15. 15. (A) Diagnosis of esophageal atresia is confirmed when a 10-gauge (French) catheter cannot be passed beyond 10 cm from the gums. (B) A smaller-caliber tube is not used because it may curl up in the upper esophageal segment, giving a false impression of esophageal continuity.
  16. 16. Investigations 1st line Investigations:-  Plain radiograph  Esophagogram  Endoscopy Others:-  Renal Ultrasonography  Echocardiography  Bronchoscopy  Laboratory investigations.
  17. 17. A plain radiograph Fig (A) Orogastric catheter in the blind esophageal pouch & presence of air in the stomach. Fig (B)The radiopaque tube in the blind esophageal pouch & absence of air in the stomach
  18. 18. esophagogram (Contrast X-Ray) Plain x-ray with contrast in the upper esophagus above the atresia.
  19. 19. Renal ultrasonography To evaluate associated kidney anomalies, ureteral anomalies, or both.
  20. 20. Echocardiography Who have clinical signs of Cardiovascular disease.
  21. 21. Management Aims of management:-  Prevention of Aspiration Pneumonia & its consequences.  Establishment of communication between proximal & distal end of esophagus.  Separation of esophagus from trachea.
  22. 22. Preoperative management  The oropharynx should be cleared.  The infant's head should be elevated.  IV fluids & Nutrition.  Oxygen therapy.  In infants with respiratory failure, endotracheal intubation should be performed.  Broad Spectrum Antibiotics.
  23. 23. Timing of surgical correction (A) Immediate Primary Repair 1. No pulmonary complications, viz. severe pneumonia. 2. An arterial PaO2> 60mm Hg in room air. 3. Not associated with major congenital malformations which are compatible with life. 4. Gap between proximal and distal esophageal pouch less than 2.5 cm.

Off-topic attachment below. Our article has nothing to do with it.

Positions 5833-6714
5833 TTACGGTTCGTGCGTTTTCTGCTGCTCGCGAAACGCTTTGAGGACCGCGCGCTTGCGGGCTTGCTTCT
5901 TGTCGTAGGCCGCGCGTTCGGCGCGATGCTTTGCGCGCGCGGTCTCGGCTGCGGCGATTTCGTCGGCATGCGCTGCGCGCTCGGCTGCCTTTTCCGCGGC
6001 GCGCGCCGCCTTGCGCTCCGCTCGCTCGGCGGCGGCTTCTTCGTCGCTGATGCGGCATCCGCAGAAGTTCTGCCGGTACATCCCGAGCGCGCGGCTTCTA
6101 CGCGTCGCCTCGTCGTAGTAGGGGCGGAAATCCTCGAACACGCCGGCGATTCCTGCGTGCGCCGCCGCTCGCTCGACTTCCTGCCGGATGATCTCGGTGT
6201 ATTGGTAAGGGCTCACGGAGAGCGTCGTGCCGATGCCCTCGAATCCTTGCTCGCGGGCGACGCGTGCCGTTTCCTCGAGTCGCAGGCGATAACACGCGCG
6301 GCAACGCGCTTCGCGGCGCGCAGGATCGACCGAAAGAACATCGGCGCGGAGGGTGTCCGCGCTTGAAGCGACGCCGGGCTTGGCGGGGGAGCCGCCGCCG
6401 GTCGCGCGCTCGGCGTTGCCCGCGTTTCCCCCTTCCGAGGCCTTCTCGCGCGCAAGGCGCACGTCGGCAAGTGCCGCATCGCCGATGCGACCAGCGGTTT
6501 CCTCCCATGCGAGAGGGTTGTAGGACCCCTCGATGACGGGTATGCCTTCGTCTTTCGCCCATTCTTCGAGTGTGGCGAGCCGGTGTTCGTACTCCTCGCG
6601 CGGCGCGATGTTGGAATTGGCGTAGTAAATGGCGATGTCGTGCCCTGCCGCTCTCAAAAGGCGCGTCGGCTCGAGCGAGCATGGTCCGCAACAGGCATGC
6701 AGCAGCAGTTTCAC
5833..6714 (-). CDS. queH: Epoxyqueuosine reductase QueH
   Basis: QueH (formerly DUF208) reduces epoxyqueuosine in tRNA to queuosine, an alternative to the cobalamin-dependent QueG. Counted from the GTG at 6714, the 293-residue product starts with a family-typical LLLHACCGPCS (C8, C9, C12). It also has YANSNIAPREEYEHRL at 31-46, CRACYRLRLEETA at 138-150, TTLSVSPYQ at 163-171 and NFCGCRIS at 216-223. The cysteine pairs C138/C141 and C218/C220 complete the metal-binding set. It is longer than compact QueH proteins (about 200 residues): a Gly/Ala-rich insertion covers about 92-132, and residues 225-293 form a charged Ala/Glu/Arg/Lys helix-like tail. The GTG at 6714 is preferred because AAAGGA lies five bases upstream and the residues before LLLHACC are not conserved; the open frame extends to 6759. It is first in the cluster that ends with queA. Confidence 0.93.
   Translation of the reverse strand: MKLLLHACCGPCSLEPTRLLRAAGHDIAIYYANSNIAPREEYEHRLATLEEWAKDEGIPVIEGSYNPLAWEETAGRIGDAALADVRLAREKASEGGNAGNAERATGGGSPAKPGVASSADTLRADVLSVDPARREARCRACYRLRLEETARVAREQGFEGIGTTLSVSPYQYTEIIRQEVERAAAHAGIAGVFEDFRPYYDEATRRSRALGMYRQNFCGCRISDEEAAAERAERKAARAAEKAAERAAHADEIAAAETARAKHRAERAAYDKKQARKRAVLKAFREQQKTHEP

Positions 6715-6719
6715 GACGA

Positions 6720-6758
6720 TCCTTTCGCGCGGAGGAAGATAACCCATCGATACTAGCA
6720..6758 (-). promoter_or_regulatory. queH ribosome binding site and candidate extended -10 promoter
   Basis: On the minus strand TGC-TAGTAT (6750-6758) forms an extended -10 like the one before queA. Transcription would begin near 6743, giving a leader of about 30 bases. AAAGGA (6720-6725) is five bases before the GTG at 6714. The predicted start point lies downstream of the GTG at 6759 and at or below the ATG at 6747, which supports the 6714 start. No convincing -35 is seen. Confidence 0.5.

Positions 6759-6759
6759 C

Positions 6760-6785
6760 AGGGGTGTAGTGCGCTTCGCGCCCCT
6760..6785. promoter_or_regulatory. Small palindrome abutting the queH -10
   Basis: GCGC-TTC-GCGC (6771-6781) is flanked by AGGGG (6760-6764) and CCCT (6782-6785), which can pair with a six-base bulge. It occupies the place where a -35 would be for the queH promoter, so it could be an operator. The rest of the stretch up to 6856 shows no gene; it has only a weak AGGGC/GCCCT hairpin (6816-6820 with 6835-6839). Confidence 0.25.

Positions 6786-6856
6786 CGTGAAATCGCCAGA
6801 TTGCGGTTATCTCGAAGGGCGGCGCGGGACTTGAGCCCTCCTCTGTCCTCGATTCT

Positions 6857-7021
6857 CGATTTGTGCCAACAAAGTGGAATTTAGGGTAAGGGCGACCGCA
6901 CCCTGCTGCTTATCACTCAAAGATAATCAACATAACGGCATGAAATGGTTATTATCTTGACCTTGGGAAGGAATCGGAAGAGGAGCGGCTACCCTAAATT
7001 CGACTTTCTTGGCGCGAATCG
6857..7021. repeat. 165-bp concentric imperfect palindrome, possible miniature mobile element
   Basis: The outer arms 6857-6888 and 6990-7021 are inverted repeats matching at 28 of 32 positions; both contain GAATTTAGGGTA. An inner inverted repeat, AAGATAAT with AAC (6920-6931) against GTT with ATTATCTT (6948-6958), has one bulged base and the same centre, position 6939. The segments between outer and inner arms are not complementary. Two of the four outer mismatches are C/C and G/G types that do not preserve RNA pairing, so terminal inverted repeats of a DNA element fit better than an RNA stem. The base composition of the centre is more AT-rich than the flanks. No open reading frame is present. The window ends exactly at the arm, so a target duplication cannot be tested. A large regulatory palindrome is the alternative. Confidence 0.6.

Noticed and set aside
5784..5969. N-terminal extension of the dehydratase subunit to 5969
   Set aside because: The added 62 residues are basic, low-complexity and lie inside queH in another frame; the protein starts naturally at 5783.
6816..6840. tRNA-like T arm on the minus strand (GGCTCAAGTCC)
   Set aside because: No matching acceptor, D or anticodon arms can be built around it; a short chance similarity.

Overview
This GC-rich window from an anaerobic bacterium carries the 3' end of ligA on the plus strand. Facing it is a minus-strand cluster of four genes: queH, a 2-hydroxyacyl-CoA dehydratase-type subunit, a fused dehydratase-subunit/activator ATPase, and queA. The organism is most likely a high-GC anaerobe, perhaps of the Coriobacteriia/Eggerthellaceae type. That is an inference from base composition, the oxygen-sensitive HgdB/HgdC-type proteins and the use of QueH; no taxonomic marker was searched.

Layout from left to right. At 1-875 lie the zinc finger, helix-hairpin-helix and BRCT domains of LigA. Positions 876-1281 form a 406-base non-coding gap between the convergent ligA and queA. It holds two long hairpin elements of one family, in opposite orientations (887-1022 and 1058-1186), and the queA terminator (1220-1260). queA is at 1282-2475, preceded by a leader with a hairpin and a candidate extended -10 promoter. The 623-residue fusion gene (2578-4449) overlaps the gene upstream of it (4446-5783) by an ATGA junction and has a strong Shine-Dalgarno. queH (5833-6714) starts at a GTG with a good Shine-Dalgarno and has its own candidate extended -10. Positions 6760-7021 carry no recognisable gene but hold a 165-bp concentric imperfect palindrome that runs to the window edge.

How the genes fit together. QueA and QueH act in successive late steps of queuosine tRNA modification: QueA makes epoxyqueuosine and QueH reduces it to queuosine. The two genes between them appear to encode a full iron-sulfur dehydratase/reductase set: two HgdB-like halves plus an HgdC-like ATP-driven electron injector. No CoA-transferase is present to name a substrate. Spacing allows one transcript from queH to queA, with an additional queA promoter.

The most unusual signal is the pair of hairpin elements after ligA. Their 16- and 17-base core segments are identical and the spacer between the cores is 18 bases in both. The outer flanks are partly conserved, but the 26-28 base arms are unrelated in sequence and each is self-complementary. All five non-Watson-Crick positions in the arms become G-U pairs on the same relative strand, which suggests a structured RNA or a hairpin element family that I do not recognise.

24. 24. (B) Delayed surgical intervention 1. Associated with pneumonia, sepsis or cardiac malformation. 2. Severe prematurity 3. The gap between proximal and distal pouch is more than 2.5cm.
  25. 25. (C) Staged operation:- The indications are: 1. If primary repair can not be done due to reasons mentioned in delayed surgical repair 2. Failed primary repair. 3. Long gap between two esophageal pouches viz.in type 1 esophageal atresia, where gap is usually more than 3-4 cm.
  26. 26. Stages of surgical correction  Left cervical esophagostomy and feeding gastrostomy immediately after birth.  Thoracotomy & Ligation of tracheoesophageal fistula.  Replacement of the gap between proximal and distal esophagus by isolated vascularized segment of colon or by gastric tube.
  27. 27. Complications (A) Early :-  Pneumothorax  Anastomotic leakage  Recurrence of fistula  Pulmonary atelectasis or infection (B) Late:-  Anastomatic Stricture  Gastroesophageal reflux(GER)  Tracheomalacia  Disordered esophageal Peristalsis(Dysphagia)
  28. 28. Prognosis
  29. 29. Take Home Message  Early diagnosis allows time and place of delivery to be planned so that early pediatrics surgical correction and neonatal care is available.  This also gives time for preparation and education of the parents.
  30. 30. Thank You!
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Esophageal atresia & tracheo-esophageal fistula